Perry still optimistic about presidential campaign


We spoke one-on-one with the governor about his presidential campaign and commitment to his current job.

Perry did not address the Herman Cain scandal, saying it's for the Cain team to handle. Perry has his own issues a year from Election Day and just 56 days from the Iowa caucus.

Back in Texas this Election Day, Perry sits in a far different place than he was a year ago.

Twelve months ago, the governor had just been re-elected, was about to launch a national book tour and still said -- somewhat unconvincingly -- that he wouldn't run for president. A year later, he's fighting to hold on to fifth place in Iowa polls.

"How many days have there been since you announced where you said, 'I don't want to do this?'" we asked Perry.

"I haven't had a day where I say I wish I hadn't done this. I have had days where I've thought, 'Man this is a handful,'" Perry replied.

He continues to talk about the issue that he spent so much time on last year -- his hatred of Washington.

"Why do you think Americans are so angry?" we asked.

"Fourteen million Americans out of work is, I think, the biggest driver and they don't see Washington, DC doing anything other than bickering," he said.

Much of his vision includes his flat tax plan. He calls it the centerpiece of his campaign. He's promoting a 20 percent flat tax so easy to understand you can finish it on a postcard.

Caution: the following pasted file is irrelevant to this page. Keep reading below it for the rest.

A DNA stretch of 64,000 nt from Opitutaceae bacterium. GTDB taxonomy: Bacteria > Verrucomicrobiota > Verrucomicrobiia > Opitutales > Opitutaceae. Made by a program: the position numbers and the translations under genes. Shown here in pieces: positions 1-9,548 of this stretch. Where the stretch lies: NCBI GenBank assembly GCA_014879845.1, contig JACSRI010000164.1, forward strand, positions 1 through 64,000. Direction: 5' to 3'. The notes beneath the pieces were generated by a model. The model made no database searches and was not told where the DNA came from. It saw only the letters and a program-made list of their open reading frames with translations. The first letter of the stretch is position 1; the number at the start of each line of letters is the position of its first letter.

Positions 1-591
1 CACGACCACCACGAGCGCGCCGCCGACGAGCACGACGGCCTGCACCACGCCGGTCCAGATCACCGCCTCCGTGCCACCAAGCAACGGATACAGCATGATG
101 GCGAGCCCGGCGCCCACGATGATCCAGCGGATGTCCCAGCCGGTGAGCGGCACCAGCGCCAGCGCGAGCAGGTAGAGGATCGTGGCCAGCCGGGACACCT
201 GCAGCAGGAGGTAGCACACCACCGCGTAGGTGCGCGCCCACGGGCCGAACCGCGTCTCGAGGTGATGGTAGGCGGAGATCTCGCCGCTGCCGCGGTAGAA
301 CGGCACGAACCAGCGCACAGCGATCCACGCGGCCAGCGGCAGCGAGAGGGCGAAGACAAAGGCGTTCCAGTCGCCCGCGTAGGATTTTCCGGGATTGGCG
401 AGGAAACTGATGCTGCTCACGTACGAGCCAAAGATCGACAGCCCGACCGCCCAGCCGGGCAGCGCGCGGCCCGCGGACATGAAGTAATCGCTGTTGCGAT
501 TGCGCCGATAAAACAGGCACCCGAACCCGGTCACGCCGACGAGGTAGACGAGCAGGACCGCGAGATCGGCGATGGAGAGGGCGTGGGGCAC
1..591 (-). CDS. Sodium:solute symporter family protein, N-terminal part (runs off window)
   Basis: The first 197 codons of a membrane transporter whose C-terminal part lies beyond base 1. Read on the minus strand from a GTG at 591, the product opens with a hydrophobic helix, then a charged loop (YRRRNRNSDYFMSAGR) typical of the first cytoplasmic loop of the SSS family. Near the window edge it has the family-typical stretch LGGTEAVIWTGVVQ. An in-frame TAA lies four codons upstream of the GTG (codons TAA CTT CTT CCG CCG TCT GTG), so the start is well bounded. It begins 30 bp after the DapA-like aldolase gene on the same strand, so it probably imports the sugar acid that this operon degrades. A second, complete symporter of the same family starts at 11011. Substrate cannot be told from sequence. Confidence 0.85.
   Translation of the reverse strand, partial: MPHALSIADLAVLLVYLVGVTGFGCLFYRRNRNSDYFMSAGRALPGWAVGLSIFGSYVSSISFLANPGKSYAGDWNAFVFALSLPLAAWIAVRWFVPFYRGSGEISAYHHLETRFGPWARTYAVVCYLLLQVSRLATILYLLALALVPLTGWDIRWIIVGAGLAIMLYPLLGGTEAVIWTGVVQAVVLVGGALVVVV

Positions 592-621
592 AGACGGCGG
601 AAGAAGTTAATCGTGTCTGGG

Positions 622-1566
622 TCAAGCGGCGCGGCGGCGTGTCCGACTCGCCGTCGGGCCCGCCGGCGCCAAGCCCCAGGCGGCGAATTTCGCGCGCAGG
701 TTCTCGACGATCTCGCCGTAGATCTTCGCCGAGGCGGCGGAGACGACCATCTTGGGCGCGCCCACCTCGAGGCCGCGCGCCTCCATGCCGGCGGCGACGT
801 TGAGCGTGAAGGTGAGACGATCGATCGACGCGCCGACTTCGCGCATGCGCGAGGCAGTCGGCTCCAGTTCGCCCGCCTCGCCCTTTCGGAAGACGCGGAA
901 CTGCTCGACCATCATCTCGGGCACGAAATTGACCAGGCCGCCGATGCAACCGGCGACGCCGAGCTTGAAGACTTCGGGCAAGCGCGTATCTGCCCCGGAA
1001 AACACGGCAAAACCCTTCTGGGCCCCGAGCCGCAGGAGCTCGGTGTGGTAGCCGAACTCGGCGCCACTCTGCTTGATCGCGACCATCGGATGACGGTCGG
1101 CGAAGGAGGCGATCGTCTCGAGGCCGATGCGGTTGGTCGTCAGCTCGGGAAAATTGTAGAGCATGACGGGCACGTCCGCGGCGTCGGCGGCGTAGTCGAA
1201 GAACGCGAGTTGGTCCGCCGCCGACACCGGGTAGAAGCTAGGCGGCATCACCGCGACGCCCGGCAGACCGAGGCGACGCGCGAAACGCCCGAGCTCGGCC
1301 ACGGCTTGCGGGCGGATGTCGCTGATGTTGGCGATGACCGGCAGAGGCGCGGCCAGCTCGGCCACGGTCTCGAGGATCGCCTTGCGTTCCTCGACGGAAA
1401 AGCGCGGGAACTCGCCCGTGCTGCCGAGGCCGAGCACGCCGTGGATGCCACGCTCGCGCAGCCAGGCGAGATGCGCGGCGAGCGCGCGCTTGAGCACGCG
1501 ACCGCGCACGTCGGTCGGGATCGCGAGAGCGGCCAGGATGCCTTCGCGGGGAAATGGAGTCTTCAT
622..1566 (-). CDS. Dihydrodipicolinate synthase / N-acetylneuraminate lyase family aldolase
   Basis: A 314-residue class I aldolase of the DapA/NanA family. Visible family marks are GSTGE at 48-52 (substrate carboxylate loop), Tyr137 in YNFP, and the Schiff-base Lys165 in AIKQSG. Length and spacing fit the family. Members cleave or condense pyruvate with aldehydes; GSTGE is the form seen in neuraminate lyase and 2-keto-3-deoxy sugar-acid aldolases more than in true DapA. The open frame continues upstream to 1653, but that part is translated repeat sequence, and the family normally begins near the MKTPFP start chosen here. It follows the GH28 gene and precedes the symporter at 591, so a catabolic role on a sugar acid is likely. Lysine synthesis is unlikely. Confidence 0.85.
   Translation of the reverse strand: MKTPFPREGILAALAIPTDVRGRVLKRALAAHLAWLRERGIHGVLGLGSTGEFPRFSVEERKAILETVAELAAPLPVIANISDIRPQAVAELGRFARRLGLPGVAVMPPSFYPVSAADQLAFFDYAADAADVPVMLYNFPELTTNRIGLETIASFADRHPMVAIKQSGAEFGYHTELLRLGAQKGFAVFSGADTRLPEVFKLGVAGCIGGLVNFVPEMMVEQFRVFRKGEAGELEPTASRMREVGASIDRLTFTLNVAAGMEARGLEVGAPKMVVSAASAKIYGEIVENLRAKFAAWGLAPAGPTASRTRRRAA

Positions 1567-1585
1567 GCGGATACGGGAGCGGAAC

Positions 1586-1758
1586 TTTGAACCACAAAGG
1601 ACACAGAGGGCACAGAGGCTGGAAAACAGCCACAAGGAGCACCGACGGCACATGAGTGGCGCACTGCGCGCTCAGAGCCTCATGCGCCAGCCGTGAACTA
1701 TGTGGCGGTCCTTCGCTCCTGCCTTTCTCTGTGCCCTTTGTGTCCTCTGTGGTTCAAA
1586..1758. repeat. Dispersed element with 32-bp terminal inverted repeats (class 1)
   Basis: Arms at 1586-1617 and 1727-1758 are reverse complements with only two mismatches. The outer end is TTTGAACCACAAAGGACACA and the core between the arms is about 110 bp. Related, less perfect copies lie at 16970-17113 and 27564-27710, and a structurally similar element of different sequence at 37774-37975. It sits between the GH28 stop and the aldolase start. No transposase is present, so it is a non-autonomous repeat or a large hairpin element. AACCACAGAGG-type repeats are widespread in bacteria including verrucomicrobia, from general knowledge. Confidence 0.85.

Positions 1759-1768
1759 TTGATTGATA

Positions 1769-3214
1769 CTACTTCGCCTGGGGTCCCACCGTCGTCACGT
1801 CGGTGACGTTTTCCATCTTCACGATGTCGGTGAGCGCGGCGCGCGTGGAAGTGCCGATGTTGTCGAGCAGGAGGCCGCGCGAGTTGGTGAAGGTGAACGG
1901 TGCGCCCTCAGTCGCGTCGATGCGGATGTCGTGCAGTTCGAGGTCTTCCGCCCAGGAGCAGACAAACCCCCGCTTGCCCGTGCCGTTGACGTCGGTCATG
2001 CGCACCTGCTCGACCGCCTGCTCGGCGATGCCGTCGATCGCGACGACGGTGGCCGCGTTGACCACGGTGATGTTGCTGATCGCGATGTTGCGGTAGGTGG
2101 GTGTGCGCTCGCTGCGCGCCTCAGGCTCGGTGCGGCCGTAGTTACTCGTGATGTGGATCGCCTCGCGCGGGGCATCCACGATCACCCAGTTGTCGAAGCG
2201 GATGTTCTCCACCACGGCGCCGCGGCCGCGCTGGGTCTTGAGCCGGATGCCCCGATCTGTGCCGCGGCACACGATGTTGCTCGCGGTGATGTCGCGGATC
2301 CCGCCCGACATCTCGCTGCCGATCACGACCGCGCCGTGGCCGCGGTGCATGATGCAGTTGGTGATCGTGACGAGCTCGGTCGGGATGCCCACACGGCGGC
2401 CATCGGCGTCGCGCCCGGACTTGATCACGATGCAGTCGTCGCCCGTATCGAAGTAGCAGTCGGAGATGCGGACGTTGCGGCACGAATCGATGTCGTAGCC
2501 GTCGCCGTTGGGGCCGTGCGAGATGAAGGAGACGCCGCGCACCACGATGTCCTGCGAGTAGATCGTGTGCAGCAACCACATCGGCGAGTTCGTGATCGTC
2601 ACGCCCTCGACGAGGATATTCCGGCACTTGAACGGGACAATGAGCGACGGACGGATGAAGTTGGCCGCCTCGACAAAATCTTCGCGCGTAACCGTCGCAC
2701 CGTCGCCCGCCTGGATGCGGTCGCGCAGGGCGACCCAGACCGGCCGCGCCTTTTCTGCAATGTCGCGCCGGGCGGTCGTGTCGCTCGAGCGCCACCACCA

But some independent reviews suggest it would raise taxes for Texas' middle class and cut taxes the most for wealthy Americans.

"Is that right?" we asked Perry.

"What's important is that I am not trying to divide Americans, I am not trying to pit one group of people against another group of people," Perry said.

As for issues back home in Texas, Perry backed the DNA testing for condemned inmate Hank Skinner. An appeals court halted his scheduled execution Monday.

"The courts intervened and they're going to be moving forward with that," Perry said.

And he pushed for approval of the Keystone XL oil pipeline, which would end in Houston.

After our interview Perry was back on a plane, headed for Detroit for his next debate, and unless he can turn this campaign around, his first election loss ever.

"Given any thought as to what it might feel like if you lose one of these early states?" we asked him.

"I don't sit and try to analyze what is going on, other than what is today's work," he replied.

Perry is focused in Iowa, the first contest on January 3. His campaign is on TV and will spend most of December there. But they are in fifth or sixth place, according to the latest polls and admit it is having some effect on their fundraising efforts, which is the key to a national campaign.

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